Soon thereafter there was Radio Net, sounds phoned by anyone into a central location from all over the world and melded into a collage broadcast back out into the world -- all this before the Internet. He was working recently on a comparable Internet-based extravaganza.
His best known piece is called Times Square, which after a hiatus is again up and running, "permanently." Sounds emerge from a subway chamber beneath a sidewalk grate in the small triangle below 46th street, where Broadway and Seventh Avenue converge. The continuous music, on a long loop, is strong but subtle: rich, organ-like tones in steady-state but ever-shifting patterns.
One of the work's many fascinations is to observe people's reactions. Most hurry by, oblivious. Others look momentarily puzzled, then press on. If you point out that there are sounds to be heard, some still can't distinguish Neuhaus's music from the everyday roar of the city. A few are mesmerized.
I call Max's work music, but he resisted calling himself a composer (I had no such qualms). The world of classical music barely acknowledged his existence. He was maybe a composer of ambient electronic music, but he really fit into no known schools of vanguard composition and could not be commisioned for performance in any kind of classical-music venue.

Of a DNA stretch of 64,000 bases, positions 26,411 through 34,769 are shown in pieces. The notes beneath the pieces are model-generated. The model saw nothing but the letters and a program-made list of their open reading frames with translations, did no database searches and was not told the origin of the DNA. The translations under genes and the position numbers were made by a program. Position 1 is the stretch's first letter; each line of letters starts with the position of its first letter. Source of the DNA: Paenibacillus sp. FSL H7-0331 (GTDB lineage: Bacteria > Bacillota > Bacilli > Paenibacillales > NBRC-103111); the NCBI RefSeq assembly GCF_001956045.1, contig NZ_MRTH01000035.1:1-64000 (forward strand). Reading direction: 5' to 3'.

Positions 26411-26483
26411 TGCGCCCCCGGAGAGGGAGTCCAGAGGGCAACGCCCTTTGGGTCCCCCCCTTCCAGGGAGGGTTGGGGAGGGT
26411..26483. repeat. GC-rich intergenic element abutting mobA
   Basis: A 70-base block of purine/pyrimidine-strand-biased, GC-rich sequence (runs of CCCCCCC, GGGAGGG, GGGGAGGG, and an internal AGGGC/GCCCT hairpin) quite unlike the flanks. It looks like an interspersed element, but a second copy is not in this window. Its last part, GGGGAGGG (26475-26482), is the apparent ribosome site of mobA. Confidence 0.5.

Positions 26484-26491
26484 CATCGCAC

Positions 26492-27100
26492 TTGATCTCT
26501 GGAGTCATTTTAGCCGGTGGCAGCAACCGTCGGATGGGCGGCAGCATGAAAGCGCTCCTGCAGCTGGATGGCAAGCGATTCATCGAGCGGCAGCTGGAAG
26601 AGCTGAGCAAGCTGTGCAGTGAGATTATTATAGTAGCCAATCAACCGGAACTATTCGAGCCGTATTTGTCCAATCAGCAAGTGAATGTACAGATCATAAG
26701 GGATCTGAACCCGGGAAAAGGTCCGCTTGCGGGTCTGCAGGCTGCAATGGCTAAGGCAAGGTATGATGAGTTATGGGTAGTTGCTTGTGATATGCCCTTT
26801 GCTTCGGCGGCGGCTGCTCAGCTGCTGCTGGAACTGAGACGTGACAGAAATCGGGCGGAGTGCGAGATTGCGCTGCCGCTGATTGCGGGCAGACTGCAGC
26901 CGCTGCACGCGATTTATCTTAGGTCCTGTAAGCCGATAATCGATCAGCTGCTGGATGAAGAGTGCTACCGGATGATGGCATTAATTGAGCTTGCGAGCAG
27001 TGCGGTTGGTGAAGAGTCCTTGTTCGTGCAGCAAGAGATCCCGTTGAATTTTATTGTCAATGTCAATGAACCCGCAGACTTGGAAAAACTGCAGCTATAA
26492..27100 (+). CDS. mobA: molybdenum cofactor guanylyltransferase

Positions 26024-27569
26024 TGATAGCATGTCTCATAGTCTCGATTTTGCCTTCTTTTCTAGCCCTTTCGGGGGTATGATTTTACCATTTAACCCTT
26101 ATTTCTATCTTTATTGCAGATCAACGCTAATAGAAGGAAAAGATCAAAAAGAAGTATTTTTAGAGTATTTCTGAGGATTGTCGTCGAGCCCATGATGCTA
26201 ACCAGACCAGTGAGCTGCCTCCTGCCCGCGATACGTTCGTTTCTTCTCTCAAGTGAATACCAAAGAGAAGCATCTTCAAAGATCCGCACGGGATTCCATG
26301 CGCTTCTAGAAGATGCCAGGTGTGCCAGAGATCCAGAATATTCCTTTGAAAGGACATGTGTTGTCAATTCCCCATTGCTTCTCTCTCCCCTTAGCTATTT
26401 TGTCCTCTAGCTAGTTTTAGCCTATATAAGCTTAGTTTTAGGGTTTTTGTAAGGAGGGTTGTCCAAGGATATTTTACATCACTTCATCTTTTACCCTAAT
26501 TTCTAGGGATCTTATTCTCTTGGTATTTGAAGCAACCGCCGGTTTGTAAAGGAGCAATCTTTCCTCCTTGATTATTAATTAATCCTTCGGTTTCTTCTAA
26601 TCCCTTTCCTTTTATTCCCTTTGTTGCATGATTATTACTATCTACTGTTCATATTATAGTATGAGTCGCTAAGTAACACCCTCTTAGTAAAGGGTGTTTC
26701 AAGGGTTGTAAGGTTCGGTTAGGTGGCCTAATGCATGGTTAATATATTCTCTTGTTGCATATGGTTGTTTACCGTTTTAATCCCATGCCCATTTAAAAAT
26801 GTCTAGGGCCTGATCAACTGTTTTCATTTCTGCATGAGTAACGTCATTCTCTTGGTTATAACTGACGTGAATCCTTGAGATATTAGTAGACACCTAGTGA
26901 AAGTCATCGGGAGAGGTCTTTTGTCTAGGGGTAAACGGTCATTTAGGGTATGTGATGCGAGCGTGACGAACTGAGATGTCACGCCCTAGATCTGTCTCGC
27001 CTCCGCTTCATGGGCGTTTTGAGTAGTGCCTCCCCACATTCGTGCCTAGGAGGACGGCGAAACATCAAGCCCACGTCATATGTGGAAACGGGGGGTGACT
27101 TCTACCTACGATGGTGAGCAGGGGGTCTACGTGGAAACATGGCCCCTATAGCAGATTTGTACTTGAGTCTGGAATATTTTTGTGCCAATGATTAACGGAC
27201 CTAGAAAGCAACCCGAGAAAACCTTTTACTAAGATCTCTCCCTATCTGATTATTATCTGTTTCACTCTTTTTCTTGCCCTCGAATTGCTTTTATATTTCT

Instead, he became a sound artist, a member of the art world, and his patrons were mostly museums, dotted about the country and Europe, especially after he moved to Italy. Right now there is quite wonderful Neuhaus installation on permanent display that can be heard all over Dia Beacon, though better in some spots than others. At five minutes before every hour indistinct sound begins to build, arising from the normal bustle of the museum or, outdoors, from nature. Just as it reaches a humming, almost threatening crescendo at the hour, it cuts off; the silence is shocking, reverse-deafening.
When I ran the Lincoln Center Festival in the mid 90's I had talks with Max about a piece for the plaza. His idea was to install tiny loudspeakers in the niches on the north side of the Metropolitan Opera House. Passers-by would hear nothing, or the faintest whispering murmur. But anyone who sat on the stone benches between the niche walls would be softly enveloped in Neuhausian music, different in each niche. It never happened, because it would have been very expensive (Max didn't work cheap) and because Joe Volpe, grumpily opposed to the festival and implacably opposed to Nat Leventhal, then president of Lincoln Center, would never have permitted the desecration of his palace.
Whether what Max made was music or sound or art-sound or conceptual art or all of the above, it was madly ingenious, exquisitely crafted and very beautiful. I didn't know him all that well, but he always struck me as a volatile mixture of confidence in his own abilities, ambition and reclusive pride. He had a nice life on Capri, and nice plans for his new place on the mainland. I hope his work is sustained, and his achievement is remembered and enjoyed. He deserves no less.